Amazon Unbox: One of the few downsides of using the TiVo box instead of a conventional Comcast cable receiver is the loss of Comcast’s “OnDemand” feature. And admittedly, it’s a great feature; I miss it on my TiVo-powered television. Fortunately, if you miss it a lot, you can add your service’s digital cable box as a second receiver. I have digital cable boxes on two other TV’s so, if I’m in OnDemand withdrawal, I can feed my need. And someday soon (and I believe already available in some markets) Comcast and TiVo will get married and you’ll have access to the best of both worlds.

On the other hand, with TiVo you do have access to the Amazon Unbox (Amazon’s movie rental and purchase download service). This service allows you to browse and search Amazon.com’s movie and television library through TiVo and download direct to your television. Rental is $3.99 for a new release feature film.

Rhapsody: I’ve been a fan of the Rhapsody music service since long before RealAudio took it over years ago. Its music library is exhaustive and eclectic. It’s worth the $25 a year I pay to listen endlessly to everything from classic classical to classic rock, folk, Broadway shows, and pretty much everything and anything else. Log into your Rhapsody account via TiVo and you can have Rhapsody’s entire library come piping though your home theatre.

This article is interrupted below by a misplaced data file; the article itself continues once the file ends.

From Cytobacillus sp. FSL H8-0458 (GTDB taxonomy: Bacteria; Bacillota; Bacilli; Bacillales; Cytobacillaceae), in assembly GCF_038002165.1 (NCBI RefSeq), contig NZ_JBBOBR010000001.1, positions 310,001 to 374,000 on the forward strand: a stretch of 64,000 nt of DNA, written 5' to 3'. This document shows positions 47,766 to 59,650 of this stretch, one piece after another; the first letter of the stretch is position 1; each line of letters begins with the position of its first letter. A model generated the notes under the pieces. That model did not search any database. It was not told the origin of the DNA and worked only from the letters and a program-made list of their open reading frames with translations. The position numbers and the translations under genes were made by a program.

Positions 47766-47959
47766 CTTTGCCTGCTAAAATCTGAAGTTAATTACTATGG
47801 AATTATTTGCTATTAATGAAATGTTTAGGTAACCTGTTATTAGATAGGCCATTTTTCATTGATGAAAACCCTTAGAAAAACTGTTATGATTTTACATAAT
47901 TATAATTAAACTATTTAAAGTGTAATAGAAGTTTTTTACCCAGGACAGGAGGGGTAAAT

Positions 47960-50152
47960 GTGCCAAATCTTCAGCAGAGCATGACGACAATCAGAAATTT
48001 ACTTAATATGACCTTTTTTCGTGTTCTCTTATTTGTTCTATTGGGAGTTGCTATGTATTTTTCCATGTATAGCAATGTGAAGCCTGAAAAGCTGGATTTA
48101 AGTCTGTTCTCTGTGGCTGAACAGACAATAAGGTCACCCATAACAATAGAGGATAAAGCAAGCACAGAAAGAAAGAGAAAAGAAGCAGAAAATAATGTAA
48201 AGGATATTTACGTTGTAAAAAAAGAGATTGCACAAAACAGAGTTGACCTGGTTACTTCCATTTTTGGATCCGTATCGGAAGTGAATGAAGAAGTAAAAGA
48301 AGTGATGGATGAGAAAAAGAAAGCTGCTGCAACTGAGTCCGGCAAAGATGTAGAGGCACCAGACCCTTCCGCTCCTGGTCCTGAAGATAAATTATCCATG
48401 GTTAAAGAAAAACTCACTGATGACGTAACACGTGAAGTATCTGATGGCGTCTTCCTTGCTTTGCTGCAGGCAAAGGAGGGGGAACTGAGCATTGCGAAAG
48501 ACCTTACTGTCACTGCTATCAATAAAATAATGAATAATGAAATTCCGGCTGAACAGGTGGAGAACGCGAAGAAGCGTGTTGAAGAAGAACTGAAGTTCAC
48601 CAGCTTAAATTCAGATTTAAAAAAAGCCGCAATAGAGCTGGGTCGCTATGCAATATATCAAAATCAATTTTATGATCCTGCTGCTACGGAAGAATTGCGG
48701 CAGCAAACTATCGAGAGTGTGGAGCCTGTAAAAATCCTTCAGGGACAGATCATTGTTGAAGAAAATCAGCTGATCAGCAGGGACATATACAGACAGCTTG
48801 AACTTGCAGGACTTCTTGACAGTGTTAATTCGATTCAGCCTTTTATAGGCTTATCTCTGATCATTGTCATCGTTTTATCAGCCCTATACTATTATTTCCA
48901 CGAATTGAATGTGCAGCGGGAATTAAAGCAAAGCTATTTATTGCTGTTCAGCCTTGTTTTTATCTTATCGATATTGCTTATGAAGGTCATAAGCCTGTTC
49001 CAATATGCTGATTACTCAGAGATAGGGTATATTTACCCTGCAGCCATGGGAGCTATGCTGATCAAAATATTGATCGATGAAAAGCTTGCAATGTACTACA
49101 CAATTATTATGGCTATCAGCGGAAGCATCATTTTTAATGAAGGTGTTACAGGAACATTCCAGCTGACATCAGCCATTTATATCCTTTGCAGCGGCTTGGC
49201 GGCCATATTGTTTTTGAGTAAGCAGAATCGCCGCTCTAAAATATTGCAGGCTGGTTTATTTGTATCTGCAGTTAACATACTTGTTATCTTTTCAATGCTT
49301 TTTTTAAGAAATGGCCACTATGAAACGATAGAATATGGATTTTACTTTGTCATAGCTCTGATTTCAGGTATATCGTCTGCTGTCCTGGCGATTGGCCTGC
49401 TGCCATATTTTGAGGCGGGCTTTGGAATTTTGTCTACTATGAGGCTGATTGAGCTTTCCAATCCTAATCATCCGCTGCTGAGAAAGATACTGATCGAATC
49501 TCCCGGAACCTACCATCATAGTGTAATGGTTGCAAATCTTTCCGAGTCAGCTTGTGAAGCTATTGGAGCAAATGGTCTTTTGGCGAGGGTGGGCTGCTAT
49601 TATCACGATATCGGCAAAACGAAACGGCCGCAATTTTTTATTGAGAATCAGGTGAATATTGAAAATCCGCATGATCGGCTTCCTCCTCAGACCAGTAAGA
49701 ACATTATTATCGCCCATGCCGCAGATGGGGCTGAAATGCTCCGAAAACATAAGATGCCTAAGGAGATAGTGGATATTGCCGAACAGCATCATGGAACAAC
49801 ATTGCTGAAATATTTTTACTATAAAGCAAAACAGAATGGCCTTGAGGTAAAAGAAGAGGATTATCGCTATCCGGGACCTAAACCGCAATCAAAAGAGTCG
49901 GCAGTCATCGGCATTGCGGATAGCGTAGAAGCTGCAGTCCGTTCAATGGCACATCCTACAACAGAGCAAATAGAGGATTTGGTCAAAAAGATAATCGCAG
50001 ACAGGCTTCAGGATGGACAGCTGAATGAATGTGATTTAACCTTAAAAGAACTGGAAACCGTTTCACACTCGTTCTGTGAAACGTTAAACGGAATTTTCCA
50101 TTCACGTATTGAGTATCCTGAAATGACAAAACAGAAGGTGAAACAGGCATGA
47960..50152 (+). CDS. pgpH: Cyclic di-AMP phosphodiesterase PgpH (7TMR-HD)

Et cetera: TiVo comes equipped with a few fun video games, original TiVo programming (The Onion’s, for example), access to Fandango to purchase movie tickets. And now YouTube, as well.

The Future: Amazon has just announced an expansion of its relationship with TiVo. The future will bring a “buy” feature embedded into the TiVo software. That will allow you to purchase products, like books, DVDs and CD (promoted on late night talk shows, for example), direct from Amazon.com with the push of a button on the remote.

The TiVo Series3 receiver retails for around $600.00.

Revisiting the Amazon Kindle e-book reader

Originally published at Blogcritics.org

I confess to having a thing for new electronic gadgets and gizmos.  I always have.  But I’m pretty fickle about them as well.  Gadgets that look cool and act cool, but are too much trouble to use, frustrate my simple mind and typically wind up cast off into a drawer, unused or, if I’m feeling particularly industrious, for sale on eBay.

And so it was with amused disdain (tempered with his usual teasing indulgence) that my husband greeted my delight at having acquired an Amazon Kindle last November. The Kindle is Amazon.com’s electronic reading device. Using something called e-Ink, it provides the user with a traditional reading experience, but without the paper. He waited (and waited) for this, too, to be cast off and up on eBay. Although I was sorely tempted (the eBay price for a Kindle topped out at around $1000 when the product was sold out on Amazon.com for months), nothing would get me to part with my Kindle.  Eight months later, I’m still as enamored of it as I was back in November.